Unlicensed vaccine manufacturers are immune from some, but not all, civil liability
4 September 2020
What was claimed
If an unlicensed COVID-19 vaccine is rushed into use by the British government, then the vaccine’s manufacturers would be exempt from civil liability.
This is generally correct. EU law, which has been adopted by the UK, protects manufacturers from liability if the government decides to supply their vaccines without licensing. However, they are not exempt from all liabilities.
A Facebook post has drawn attention to an extract from a Sun article, which states that manufacturers of a potential fast-tracked Covid-19 vaccine would be protected from civil liability if the vaccine is later found to cause harm.
This is mostly true.
UK law does not usually allow the sale or supply of medicinal products, including vaccines, without marketing authorisation (product licensing).
However, this doesn’t apply when the sale or supply of a medicinal product is temporarily authorised in response to “pathogenic agents” such as the virus which causes Covid-19.
So the government could authorise the supply of an unlicensed Covid-19 vaccine, although, to be clear, unlicensed does not mean untested. Any Covid-19 vaccine rolled out to the public, unlicensed or not, will still go through clinical trials. Licensing usually takes place after a vaccine has undergone various trials and can typically take weeks or even months.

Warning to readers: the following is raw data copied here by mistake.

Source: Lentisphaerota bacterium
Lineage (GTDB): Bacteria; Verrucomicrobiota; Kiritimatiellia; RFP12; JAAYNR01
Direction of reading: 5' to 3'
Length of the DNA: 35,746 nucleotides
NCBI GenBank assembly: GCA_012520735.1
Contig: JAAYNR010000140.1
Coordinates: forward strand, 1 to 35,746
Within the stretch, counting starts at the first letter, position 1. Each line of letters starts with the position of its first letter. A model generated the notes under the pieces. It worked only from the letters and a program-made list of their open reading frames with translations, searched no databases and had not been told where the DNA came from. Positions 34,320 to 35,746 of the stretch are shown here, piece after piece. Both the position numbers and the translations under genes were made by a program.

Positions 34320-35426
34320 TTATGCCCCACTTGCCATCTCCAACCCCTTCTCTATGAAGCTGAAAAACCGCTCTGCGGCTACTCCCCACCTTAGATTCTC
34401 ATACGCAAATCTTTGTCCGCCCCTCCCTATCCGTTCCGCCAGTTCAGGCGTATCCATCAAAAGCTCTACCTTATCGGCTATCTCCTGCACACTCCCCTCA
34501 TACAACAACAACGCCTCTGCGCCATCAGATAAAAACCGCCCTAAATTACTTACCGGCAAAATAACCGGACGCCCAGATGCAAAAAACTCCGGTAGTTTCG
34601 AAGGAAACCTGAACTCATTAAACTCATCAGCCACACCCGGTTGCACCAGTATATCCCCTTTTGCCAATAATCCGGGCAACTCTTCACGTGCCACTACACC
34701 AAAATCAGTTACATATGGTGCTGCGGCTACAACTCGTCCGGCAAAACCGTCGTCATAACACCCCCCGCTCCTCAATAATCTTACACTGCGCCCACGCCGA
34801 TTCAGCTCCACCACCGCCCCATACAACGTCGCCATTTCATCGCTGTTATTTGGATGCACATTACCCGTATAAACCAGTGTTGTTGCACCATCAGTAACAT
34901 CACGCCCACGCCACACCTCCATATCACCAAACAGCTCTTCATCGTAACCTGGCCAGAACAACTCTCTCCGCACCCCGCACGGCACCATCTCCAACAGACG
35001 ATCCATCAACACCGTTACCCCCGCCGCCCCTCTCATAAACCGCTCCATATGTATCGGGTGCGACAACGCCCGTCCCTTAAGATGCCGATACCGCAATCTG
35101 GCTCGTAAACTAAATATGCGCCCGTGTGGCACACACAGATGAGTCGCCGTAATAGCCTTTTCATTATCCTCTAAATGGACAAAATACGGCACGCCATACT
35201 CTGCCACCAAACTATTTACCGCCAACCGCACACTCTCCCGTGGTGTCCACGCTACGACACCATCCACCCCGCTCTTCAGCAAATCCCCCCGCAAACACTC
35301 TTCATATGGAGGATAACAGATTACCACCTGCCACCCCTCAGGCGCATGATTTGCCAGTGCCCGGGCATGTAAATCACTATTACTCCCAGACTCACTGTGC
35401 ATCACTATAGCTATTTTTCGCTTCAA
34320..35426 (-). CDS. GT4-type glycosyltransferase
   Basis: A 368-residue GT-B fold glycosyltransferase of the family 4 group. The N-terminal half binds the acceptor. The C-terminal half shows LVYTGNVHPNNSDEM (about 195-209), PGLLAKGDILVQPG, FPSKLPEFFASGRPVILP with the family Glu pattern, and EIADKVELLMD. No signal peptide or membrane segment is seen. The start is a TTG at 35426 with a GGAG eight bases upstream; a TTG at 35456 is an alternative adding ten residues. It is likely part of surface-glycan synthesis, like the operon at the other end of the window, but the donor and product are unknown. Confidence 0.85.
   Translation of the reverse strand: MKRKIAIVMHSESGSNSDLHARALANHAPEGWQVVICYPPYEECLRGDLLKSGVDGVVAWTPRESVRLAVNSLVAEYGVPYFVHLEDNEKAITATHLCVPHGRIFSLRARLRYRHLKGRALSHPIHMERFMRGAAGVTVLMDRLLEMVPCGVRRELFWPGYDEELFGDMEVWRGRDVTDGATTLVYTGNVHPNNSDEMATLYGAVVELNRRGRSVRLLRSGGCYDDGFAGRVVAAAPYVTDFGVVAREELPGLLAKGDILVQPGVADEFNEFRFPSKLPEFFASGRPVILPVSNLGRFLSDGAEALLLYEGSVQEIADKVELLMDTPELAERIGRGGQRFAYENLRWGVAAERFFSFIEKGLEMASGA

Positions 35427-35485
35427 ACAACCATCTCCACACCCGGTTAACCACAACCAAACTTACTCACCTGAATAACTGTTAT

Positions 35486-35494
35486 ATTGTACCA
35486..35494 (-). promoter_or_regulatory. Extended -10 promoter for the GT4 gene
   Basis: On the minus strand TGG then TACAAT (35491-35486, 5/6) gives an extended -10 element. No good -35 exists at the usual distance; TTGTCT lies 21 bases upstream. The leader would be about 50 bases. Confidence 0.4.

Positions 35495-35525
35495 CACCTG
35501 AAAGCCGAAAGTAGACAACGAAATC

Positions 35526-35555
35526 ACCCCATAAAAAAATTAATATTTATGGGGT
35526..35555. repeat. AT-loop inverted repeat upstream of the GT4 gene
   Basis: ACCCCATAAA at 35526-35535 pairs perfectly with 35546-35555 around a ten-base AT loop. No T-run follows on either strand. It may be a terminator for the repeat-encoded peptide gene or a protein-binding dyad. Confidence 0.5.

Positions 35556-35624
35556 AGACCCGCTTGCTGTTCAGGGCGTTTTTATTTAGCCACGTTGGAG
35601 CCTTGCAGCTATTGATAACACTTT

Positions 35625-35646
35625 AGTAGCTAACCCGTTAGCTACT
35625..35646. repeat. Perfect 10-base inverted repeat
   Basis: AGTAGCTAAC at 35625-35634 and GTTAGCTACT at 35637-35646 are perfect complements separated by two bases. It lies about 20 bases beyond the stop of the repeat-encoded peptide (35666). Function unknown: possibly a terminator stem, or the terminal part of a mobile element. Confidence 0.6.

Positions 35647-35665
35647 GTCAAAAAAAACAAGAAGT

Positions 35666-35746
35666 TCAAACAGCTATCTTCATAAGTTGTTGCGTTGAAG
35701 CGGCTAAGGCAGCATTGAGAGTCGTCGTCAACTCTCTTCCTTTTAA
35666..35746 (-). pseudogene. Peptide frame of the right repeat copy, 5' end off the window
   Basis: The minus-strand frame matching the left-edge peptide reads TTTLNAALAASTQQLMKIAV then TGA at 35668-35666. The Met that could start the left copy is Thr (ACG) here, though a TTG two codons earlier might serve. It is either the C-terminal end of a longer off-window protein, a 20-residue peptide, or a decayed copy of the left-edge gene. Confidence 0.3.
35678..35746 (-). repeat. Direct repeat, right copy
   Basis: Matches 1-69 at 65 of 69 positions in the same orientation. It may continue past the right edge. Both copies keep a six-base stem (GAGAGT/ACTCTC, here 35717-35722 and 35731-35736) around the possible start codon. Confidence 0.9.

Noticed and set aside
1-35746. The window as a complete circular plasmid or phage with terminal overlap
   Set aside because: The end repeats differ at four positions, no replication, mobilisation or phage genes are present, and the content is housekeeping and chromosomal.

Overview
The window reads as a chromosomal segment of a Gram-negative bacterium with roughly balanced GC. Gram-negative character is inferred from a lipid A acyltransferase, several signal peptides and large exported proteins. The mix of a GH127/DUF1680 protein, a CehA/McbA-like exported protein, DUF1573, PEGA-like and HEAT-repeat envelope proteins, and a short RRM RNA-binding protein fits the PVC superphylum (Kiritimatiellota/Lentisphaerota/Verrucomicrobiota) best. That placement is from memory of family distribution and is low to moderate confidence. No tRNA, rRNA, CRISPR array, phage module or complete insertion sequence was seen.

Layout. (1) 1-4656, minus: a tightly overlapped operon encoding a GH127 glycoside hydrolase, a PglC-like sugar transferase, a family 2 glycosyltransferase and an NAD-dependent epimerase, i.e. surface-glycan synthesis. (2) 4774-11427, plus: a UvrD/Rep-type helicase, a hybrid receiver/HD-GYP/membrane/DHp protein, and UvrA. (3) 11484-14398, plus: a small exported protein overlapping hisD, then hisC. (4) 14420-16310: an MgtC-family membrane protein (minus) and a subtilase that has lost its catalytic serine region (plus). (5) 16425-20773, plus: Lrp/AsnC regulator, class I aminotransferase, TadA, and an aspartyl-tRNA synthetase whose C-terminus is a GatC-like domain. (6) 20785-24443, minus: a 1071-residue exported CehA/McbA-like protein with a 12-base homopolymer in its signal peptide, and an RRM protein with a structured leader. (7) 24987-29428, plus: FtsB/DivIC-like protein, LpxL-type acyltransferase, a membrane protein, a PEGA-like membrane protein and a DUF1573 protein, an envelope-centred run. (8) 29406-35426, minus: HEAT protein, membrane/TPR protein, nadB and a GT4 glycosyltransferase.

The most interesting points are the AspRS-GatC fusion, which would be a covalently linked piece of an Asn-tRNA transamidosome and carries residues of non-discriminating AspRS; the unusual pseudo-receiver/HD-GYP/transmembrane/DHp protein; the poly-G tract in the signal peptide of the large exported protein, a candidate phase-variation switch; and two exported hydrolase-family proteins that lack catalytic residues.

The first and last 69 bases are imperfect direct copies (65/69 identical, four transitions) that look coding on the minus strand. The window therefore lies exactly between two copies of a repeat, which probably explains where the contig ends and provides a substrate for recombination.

Any decision to fast track unlicensed vaccines would be a decision made nationally and not by individual suppliers. Manufacturers “cannot generally be sued in the civil courts for the consequences resulting from the use of an unlicensed product, or a new use of a licensed product, that a national licensing authority is recommending in order to deal with certain specific health threats”, according to a government consultation document.
This is a part of EU law which has been implemented into UK law.
However, the government consultation document also states that the law “does not provide complete immunity from civil liability.”
If the product is not found to meet safety standards or is defective, then there is a liability.
One of the scientists working on a potential vaccine has stated that, while processes have been sped up, this doesn’t mean steps to ensure safety have been missed.
Further guidance around what a breach of these standards would mean, or how it would be assessed is currently being consulted on.
It has also been recently reported that at least one potential Covid-19 vaccine manufacturer, AstraZeneca, has been exempted from future product liability claims with most of the countries it has supply agreements with. The article states it is not clear which specific countries this is, but it does have a supply agreement with Britain.
This article is part of our work fact checking potentially false pictures, videos and stories on Facebook. You can read more about this—and find out how to report Facebook content—here.
For the purposes of that scheme, we’ve rated this claim as true
because there is a legal framework to potentially protect manufacturers of an unlicensed Covid-19 vaccine if the government chose to roll it out.
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